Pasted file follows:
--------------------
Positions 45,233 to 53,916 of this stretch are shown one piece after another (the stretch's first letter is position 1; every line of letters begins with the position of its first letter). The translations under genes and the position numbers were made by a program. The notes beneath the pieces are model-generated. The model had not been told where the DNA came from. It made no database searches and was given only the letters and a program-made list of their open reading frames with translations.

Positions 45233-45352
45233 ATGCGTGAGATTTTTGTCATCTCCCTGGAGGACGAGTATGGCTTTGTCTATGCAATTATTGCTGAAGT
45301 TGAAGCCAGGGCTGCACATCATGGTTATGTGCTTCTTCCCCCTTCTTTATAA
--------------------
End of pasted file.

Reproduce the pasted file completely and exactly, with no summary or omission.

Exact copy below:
Positions 45,233 to 53,916 of this stretch are shown one piece after another (the stretch's first letter is position 1; every line of letters begins with the position of its first letter). The translations under genes and the position numbers were made by a program. The notes beneath the pieces are model-generated. The model had not been told where the DNA came from. It made no database searches and was given only the letters and a program-made list of their open reading frames with translations.

Positions 45233-45352
45233 ATGCGTGAGATTTTTGTCATCTCCCTGGAGGACGAGTATGGCTTTGTCTATGCAATTATTGCTGAAGT
45301 TGAAGCCAGGGCTGCACATCATGGTTATGTGCTTCTTCCCCCTTCTTTATAA